Luckily the granite lintel bearing Wilson’s name is not very prominent and can be left in place. A new glass entrance pavilion projecting from the arch or attached to the front of the building will be able to display Hood’s name. The firm’s David Rubenstein Atrium at Lincoln Center (image) suggests one approach the firm could use.

During 1996 I spent about a month living in a Williams/Tsien building at U.Va. (Hereford College, 1992). I had some reservations about the overall project, a residential college on the back of a hill far from the center of campus (map). Because it is sited on a slope, it has trouble enclosing the sort of meaningful outdoor spaces you would expect: it is an arrangement of objects in a park. But I was impressed by the cool and serious Modernism of the individual buildings and their willingness to adopt a monumental scale when required (images from Tinmanic’s Flickr photostream and Wikipedia) . I liked the use of what I assume are local brick and slate on the exterior, and although the cinderblock interior was not ideal for a dormitory, it had a sternness that would be appropriate for a museum.

The firm’s work is serious and purposeful rather than frivolous, and in small doses it could create an exciting tension with Wilson’s Romanesque arches, the Hood’s Postmodern whimsy, and the Hop’s Modernist Expressionism.


[Update 05.12.2013: Two links to Flash content on TWBTA site remove.]

[Update 07.07.2012: The Hood has a roundup of coverage of the announcement. Thanks to Alex Hanson for the quotes in the Valley News article (Hood-supplied pdf).]

Wilson Hall could become the Hood’s main entrance

LC AmMem Wilson Hall

Wilson Hall, from American Memory

This announcement did not get much publicity when it was published almost a year ago, but it is noteworthy: Centerbrook has completed its master plan for the Hood Museum, and the plan contains a proposal to convert the adjoining Wilson Hall into museum space.

Wilson Hall was built as the college library and picture gallery. Its attic level, with iron trusses supporting a steeply-pitched roof, was designed for the display of paintings.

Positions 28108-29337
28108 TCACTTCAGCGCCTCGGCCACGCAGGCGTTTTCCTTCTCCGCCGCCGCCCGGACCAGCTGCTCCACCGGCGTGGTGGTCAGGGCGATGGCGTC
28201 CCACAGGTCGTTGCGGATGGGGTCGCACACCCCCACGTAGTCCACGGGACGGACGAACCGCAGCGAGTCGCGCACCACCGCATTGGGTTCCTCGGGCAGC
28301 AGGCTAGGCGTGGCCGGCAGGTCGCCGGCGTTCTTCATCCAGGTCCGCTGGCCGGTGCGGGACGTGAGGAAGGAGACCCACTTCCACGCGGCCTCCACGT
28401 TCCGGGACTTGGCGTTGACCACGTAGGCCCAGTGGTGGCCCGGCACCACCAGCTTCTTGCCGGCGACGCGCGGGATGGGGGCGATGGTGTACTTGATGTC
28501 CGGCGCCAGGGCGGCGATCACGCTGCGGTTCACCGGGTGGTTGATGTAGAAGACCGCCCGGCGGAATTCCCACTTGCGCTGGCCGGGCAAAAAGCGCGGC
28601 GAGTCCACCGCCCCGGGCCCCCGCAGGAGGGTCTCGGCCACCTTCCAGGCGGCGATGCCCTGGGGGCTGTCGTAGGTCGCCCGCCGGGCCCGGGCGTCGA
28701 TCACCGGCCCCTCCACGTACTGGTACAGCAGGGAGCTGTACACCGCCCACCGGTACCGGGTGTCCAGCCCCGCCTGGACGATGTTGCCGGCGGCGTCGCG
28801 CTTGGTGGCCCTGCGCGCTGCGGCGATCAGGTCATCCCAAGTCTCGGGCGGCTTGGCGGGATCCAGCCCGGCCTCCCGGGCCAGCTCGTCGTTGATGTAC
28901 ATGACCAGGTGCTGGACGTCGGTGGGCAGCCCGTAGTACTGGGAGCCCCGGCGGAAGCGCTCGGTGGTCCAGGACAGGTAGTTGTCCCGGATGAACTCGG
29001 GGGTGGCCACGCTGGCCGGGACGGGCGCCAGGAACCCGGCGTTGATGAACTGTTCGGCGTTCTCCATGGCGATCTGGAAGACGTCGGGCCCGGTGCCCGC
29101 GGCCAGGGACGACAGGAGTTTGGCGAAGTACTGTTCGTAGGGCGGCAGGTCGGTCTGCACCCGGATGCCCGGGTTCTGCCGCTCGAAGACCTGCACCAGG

Wilson historic interior

After the Butterfield Museum was demolished and Baker Library was built behind it, Wilson Hall became the home of the College Museum.

postcard showing deer in Wilson Hall

Charles Moore and the architects of Centerbrook placed their Hood Museum below Wilson Hall during the early 1980s, connecting the two buildings with a whimsically-busy enclosed staircase. The firm also renovated Wilson itself for the use of the Film and Television Studies Department.

photo of interior of Wilson Hall connector to Hood

Interior of Charles Moore’s Wilson connector, view to south, May 2006

The main entrance to the Hood, of course, was hidden from the view of passers-by. Visitors have to pass through the gate and walk up a broad ramp off to the side.

Now Centerbrook proposes to demolish (presumably) the Wilson connector and replace it with a new three-level addition. New galleries, offices, and classrooms could then go into Wilson and the addition, and Wilson’s presently shadowy entry arch could become the entrance to the whole museum complex:

With some improvements for access to the handicapped, Wilson Hall’s front door will become the Hood Museum’s new principal entry and be transformed by large glass windows to convey transparency and engage passersby on the busy campus green.

Although the large glass windows are a bit worrisome, the overall plan sounds like an excellent one. Will the Hood’s original ramp-entrance remain, or will it too be altered?


[Update 04.05.2012: Wilson portrait gallery image added.]